Foreign policy bill has started to be paid
The negative effects of the government’s foreign policy have started to become more apparent on the economy. This effect is both growing and taking on a multifaceted situation.
First of all, it is already known that the developments in the global economy are posing a threat to developing countries like Turkey. As it became clear that the U.S. Federal Reserve would cut down on the liquidity by bond purchasing to the market, even the timing of this creates serious fluctuations.
It is being accepted that among all developing countries, ones like Turkey with low savings rates and high current account deficits will be most affected by the process. Apart from this natural effect, the fact that the prime minister’s approval is being sought for decisions made by the economic administration means a belief that “the necessary decisions will not be taken in this critical process” has particularly been formed among foreigners. The government’s police-like surveillance practice on banking and capital markets, which targets market players and operations, is another element raising worries. In short, along with the developments in the global economy, the government’s wrong decisions have played a serious role in the deterioration of the economy. While the process is so compelling and the economic decisions so wrong, the destruction in the economy is being widened by the wrong decisions made in domestic and foreign policies.
Turkey’s foreign policy, which has led it to be on the opposite sides with the West - first in Syria and then in Egypt - and also with the regional states, has led to Turkey standing alone in the international arena. Separately, this loneliness and contradiction with the West, which holds the capital, is further deterring the foreign investment that is needed.
It does not slip one’s eye that the effects on the economy of developments in foreign policy have become more concrete lately.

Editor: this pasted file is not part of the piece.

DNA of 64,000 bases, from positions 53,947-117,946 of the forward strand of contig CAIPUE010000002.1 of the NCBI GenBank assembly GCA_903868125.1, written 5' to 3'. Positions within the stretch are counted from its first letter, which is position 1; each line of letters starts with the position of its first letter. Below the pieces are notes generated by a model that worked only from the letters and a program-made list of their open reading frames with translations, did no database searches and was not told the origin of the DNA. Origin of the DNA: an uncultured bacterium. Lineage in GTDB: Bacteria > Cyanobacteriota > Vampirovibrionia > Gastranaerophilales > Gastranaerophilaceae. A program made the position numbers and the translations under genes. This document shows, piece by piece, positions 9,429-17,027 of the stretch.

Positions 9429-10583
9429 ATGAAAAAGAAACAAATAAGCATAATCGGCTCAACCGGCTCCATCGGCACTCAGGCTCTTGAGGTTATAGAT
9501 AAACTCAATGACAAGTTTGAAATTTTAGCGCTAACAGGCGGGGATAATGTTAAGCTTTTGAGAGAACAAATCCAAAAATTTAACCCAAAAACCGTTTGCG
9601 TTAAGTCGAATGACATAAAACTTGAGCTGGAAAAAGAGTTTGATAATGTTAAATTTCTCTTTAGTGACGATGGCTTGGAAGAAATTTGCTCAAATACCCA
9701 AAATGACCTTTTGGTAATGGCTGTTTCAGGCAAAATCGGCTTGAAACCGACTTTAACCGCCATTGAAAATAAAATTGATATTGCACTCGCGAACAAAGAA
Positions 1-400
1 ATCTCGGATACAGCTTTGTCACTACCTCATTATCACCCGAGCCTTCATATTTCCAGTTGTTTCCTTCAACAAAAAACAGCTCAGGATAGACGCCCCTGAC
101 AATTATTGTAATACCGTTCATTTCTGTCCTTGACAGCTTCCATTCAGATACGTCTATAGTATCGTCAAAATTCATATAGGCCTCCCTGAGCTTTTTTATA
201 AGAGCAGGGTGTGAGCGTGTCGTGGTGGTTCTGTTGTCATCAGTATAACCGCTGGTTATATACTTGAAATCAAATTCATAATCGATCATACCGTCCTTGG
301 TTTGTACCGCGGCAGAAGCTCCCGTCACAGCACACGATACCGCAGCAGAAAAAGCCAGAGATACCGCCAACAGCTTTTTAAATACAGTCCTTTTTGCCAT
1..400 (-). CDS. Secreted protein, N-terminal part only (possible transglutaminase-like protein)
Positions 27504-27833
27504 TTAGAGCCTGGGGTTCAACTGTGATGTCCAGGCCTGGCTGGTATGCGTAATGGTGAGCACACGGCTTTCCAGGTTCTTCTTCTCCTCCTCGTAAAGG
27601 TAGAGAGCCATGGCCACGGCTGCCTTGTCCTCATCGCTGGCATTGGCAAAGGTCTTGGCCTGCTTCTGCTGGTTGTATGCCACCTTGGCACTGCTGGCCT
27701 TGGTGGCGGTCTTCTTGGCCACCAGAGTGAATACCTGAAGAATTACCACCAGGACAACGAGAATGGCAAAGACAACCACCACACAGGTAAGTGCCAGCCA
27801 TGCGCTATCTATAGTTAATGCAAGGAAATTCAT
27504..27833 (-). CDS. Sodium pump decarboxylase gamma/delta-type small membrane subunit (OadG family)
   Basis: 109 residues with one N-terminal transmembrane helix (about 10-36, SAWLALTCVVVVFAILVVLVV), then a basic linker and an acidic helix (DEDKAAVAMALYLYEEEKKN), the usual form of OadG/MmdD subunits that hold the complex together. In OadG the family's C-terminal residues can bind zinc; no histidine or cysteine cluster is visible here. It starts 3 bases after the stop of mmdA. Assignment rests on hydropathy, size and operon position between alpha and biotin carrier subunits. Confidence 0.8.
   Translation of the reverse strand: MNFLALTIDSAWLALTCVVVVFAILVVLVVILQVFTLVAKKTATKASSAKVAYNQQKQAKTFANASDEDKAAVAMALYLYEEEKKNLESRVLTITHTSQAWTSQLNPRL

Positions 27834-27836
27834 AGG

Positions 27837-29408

Besides halting exports to Egypt after interrupting trade with Syria, jeopardizing the export to the region through Egypt leads to a rise in the problems encountered on exports. It is for sure that the loss of these markets affect the total export and production negatively, which is already in dire straits. It is also estimated that these markets will not be regained in at least two to three years time.
The UAE has halted investments
Lastly, it has also become noticeable that Gulf capital, which had previously supported this government, has started to approach Turkey in an unfavorable manner because of the foreign policy it is implementing. The TAQA Company, of which the Abu Dhabi state controls 75 percent, has decided to postpone its investment in the Afşin-Elbistan power station. With its 12 billion dollars budget, this investment was among the biggest investments of Turkey. It is clear that this attitude is because of Turkey’s stance towards the latest developments in Egypt. Turkish Energy Minister Taner Yıldız confirmed this, saying “we would not accept them even if they came,” but this giant investment holds a critical importance for the revival of the economy and the security of Turkey’s energy supply.
Let us not forget that the foreign policy bill will be stuck to the people in every field.